Back downstairs, something stirs the Christmas Tree, pine needles shiver, baubles move ever so slightly, tinsel quivers as if someone has just opened a door and let a draught in for a moment.
In the comfiest armchair, closest to the fireplace, Gran sits knitting. She is the epitome of grandmother, pink cheeks, and cosy body, dressed comfortably in a cardi and grey slacks, feet warm and toasty in the pink fleecy slipper socks the children bought her last year. The click of her knitting needles is virtually the only noise that can be heard, save only the very faintest murmur of counting out loud. Her hair clearly shows the signs of her Christmas ‘do’, white curls crisply set under the dryer at Pauline’s hair parlour, where she relishes her regular natters with Dot and Emily who have shared the same schedule of hair dos with her since she can’t remember.
After a while Gran carefully sets down her knitting on the right-hand arm rest of the chair, and slowly levers herself to her feet. She drifts over to the tree to admire the heaps of presents, the pretty wrapping paper. She smiles, she has always loved the joy and excitement of gift giving. Out of curiosity, and just to see, she cautiously bends down and turns over some of the gift tags to see to whom the gift is addressed, and from whom the gift is given. There is one gift she pauses over, a small carefully wrapped box, the paper doesn’t match any of the other parcels so she thinks perhaps it has been wrapped in a shop, from the size, perhaps a jeweller’s shop. She bends just a little more to pick up the gift, she holds it, turning it from side to side, peering at it as though she can see through wrap and box and look at the gift itself. She looks at the tag again, “To Darling Kim with all my love, Tom”. After a moment of holding the box in her hand she sighs, replaces the gift under the tree and, shivering slightly now, goes back to the armchair and picks back up her knitting. After a moment all that can be heard is once more the click of the needles and that soft murmur of counting.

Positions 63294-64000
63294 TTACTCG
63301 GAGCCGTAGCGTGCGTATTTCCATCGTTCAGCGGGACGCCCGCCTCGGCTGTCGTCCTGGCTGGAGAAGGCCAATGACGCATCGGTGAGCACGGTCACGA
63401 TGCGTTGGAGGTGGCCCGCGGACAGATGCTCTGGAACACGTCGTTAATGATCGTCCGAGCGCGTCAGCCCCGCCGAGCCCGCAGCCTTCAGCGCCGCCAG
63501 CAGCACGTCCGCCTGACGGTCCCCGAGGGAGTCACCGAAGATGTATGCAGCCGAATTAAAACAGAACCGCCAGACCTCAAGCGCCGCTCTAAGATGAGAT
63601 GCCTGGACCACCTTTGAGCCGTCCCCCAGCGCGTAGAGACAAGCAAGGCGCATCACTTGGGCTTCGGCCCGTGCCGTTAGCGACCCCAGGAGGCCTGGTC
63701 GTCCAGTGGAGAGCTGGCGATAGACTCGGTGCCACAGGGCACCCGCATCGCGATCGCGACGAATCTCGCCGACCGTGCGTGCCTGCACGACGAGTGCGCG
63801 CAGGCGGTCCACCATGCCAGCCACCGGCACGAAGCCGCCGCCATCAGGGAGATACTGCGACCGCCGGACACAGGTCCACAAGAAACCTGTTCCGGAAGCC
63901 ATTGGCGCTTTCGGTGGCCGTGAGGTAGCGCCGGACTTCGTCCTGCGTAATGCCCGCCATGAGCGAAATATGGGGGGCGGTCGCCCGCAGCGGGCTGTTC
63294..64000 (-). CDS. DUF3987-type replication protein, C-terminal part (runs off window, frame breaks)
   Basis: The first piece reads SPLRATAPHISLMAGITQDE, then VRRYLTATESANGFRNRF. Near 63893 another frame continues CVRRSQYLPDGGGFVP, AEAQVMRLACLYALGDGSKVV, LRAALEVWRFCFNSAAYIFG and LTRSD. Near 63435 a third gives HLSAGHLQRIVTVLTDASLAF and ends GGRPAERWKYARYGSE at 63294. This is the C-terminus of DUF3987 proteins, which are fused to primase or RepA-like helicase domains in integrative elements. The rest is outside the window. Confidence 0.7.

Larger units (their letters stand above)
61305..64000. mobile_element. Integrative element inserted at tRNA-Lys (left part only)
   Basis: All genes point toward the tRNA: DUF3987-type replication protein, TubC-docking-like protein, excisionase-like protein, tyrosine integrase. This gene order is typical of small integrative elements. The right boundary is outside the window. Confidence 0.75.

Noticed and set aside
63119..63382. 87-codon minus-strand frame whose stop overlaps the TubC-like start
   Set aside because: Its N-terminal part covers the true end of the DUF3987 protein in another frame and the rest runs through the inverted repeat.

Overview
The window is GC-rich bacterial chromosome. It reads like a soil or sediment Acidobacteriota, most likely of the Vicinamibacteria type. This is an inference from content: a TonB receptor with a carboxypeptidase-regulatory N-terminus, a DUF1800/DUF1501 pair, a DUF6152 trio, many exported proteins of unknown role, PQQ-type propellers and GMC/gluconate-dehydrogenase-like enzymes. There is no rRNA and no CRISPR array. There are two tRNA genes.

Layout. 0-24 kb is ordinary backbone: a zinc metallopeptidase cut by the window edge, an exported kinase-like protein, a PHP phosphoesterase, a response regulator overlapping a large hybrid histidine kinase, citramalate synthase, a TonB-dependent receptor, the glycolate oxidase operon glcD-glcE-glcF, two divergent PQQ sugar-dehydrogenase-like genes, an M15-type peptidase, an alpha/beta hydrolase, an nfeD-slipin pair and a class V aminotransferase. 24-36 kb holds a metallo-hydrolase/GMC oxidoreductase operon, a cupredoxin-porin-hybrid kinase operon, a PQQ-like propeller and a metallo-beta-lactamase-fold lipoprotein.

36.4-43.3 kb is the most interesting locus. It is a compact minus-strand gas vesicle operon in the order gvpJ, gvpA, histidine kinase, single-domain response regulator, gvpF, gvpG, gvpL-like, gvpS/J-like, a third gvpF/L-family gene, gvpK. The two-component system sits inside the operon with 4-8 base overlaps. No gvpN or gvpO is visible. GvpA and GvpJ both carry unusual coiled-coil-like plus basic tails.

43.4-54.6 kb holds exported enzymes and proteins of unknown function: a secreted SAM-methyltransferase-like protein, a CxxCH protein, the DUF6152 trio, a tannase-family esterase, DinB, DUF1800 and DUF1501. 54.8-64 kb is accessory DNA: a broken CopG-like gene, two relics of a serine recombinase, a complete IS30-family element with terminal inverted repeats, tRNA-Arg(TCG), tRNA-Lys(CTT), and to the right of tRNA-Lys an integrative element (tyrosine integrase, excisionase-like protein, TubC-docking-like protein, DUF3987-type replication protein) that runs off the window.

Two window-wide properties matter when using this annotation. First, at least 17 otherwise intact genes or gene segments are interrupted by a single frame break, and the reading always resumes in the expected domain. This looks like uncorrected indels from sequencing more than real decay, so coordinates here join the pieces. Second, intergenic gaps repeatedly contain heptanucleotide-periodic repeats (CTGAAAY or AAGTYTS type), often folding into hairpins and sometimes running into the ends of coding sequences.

The dark but stirring night passes into the deep grey of mid-winter dawn.
Thud. Thud, stomp, thud.
“Ohhhhhhhh …”
“Yay!”
“Yeah!”
Thud, thud, stomp, stomp, clump.
“Tom!”, Kim nudges her husband’s arm.
“Whaaaa?”, Tom responds.
“The children are …” The door bursts open to the parents’ bedroom and two small forms launch themselves on to the bed, clutching the precious bulging stockings.
‘Awake’, finishes Kim, as Tom issues the muffled curse known by all fathers whose child has just landed painfully but accurately on the parental balls.